Sydney Trains operates electric suburban lines across metropolitan Sydney.

In conjunction with a new timetable released on 20 October 2013, the Sydney Trains network was reorganised with a new numbering system. The number of lines was reduced from eleven to seven by merging several lines together.

An eighth line was created on 26 November 2017 by splitting the T2 line into two separate lines. T5 services were also modified to no longer travel to and from Campbelltown, instead starting and terminating at Leppington.[17]

From 28 April 2019, the T1 line from Gordon to Hornsby via Strathfield was renumbered T9, whilst the portion from Berowra to Richmond & Emu Plains via Chatswood and Parramatta remained T1. T9 is red in colour.[18]

Line colour, number and name Between
North Shore & Western Line

Berowra and Emu Plains or Richmond.

Inner West & Leppington Line

City Circle and Parramatta or Leppington via Granville.

Bankstown Line City Circle and Liverpool or Lidcombe via Bankstown and Sydenham.
Eastern Suburbs & Illawarra Line Bondi Junction and Waterfall or Cronulla via Central.
Cumberland Line Schofields and Leppington. Limited services continue from Schofields to Richmond.
Carlingford Line Clyde and Carlingford.
Olympic Park Line Lidcombe and Olympic Park. Some services operate between Central and Olympic Park, particularly during special events.
Airport & South Line City Circle and Macarthur via Revesby and either Sydenham (peak) or Airport
Northern Line Hornsby and Gordon via Strathfield and City

The main hub of the Sydney Trains system is Central station, which most lines pass through. Central is also the terminus of most NSW TrainLink lines. After leaving Central, trains coming from the T2 Inner West & Leppington Line, T3 Bankstown Line and T8 Airport & South Line then travel through the City Circle - a ring line beneath the Sydney central business district. After completing the City Circle, these trains pass through Central for a second time and return to the suburbs. The T1 North Shore & Western, T4 Eastern Suburbs & Illawarra and T9 Northern lines pass through the central business district and continue on to other areas of Sydney. The T5 Cumberland Line serves Western Sydney and provides access to the major centre of Parramatta from the south west of the city without requiring a change of trains at Granville. The T6 Carlingford Line and T7 Olympic Park Line are suburban shuttle services.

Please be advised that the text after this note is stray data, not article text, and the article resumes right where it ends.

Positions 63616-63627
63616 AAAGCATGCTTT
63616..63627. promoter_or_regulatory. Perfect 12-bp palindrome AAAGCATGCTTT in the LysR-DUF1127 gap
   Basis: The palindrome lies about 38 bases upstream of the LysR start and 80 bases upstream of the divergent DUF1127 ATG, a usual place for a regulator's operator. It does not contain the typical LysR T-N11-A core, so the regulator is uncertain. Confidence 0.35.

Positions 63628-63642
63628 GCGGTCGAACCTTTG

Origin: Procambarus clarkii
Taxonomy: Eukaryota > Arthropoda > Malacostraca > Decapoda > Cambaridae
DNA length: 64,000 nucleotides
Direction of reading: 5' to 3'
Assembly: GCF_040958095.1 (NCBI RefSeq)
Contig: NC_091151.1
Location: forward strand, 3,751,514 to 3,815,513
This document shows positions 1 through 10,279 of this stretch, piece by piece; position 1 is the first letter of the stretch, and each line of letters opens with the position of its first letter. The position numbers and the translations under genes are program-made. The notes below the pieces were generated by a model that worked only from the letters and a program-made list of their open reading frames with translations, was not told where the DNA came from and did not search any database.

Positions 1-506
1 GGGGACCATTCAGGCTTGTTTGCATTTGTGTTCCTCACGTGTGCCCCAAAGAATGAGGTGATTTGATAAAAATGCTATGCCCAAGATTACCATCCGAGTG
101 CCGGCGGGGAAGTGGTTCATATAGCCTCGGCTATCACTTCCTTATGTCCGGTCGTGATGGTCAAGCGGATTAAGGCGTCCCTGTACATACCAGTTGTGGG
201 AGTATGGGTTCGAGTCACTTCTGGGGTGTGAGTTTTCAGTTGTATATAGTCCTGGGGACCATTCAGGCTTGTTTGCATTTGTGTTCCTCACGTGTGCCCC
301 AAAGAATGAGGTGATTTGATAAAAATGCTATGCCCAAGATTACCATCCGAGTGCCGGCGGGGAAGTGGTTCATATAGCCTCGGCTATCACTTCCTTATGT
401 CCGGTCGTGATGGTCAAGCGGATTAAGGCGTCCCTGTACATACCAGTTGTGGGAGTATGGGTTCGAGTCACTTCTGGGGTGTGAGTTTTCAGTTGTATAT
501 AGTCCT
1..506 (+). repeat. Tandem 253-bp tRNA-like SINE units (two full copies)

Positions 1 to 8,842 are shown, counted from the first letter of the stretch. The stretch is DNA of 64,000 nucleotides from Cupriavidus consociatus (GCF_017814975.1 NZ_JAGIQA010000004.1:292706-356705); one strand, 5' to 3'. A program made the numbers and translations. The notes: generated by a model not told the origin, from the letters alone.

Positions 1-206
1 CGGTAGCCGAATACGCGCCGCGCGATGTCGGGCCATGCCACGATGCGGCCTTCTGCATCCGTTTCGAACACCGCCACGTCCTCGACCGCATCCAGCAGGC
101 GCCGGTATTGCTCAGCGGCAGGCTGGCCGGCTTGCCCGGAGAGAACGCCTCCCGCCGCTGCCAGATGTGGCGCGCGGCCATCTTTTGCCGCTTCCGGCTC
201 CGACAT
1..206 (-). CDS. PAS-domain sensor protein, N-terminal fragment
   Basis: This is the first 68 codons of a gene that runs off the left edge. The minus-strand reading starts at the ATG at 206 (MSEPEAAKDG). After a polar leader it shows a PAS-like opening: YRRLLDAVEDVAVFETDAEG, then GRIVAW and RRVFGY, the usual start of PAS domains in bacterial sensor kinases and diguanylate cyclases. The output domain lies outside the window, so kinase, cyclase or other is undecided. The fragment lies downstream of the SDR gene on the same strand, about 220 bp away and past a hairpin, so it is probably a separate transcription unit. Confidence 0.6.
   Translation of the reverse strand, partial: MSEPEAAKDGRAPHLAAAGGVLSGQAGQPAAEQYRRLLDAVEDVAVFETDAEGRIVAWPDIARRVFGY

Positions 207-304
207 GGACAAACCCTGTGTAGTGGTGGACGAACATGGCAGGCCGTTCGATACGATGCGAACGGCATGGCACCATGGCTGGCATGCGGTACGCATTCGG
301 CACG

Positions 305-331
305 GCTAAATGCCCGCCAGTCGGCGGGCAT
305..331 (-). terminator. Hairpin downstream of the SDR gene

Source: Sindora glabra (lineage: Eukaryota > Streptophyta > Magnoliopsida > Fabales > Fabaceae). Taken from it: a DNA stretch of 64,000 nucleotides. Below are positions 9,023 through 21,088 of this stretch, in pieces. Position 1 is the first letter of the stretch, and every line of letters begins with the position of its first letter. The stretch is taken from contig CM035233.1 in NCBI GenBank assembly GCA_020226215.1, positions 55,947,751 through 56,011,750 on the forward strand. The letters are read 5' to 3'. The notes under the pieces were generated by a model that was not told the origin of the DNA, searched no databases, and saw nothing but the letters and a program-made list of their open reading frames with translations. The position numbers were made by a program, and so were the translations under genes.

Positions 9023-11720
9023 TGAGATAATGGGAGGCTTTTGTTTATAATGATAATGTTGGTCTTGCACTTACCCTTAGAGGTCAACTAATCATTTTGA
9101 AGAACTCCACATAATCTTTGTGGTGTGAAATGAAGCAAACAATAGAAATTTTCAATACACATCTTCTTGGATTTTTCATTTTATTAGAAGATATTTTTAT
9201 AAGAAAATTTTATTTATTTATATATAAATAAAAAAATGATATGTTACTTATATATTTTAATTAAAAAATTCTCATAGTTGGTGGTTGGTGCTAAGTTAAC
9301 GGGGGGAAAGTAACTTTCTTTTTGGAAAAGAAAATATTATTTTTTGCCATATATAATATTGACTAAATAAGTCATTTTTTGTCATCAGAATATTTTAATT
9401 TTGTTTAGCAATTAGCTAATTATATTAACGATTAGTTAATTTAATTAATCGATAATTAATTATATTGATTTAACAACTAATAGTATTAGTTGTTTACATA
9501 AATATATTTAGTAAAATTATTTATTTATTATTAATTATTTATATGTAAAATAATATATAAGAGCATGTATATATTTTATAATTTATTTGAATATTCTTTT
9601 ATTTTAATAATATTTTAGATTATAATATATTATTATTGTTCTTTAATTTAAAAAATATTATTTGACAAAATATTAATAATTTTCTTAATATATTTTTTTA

NightRideEdit

NightRide bus services established in 1989, replace trains between midnight and 4:30am, leaving the tracks clear of trains for maintenance work. Such bus services mainly stop near stations operating typically at hourly intervals (some routes depart more frequently on weekends). Many services depart the city from bus stops near Town Hall station.[19] NightRide services are contracted to external bus operators and are identified by route numbers beginning with "N".

FleetEdit

Sydney Trains operates a fleet of double deck electric multiple units. The trainsets are divided into the following classes:

Sydney Trains fleet
Class Carriages Entered Service Formation Routes
K sets 160 1981-85 4 cars
C sets 56 1986-87 4 cars
T sets 447 1988-95 4 cars
M sets 140 2002-05 4 cars
H sets 220 2006-12 4 cars [
A sets 626 2011-14 8 cars
B sets 192 2019 8 cars

Though primarily operated by NSW TrainLink, some H sets are also used on suburban services, and with the delivery of the New Intercity Fleet for operations on regional NSW TrainLink lines in 2019, most of the sets will be transferred to suburban services. The oldest sets in the fleet, the S sets, were all pulled out of service and scrapped with the delivery of 24 B sets, which was completed in June 2019.

All Sydney Trains A, B and M sets are maintained by Downer Rail. Their contract for the Millenium trains (M sets) was extended by 10 years from June 2017.[20] All other types of trains including NSW TrainLink intercity V and H sets are maintained by UGL Unipart. The contract with UGL Unipart was extended for two years from 1 July 2019.[21]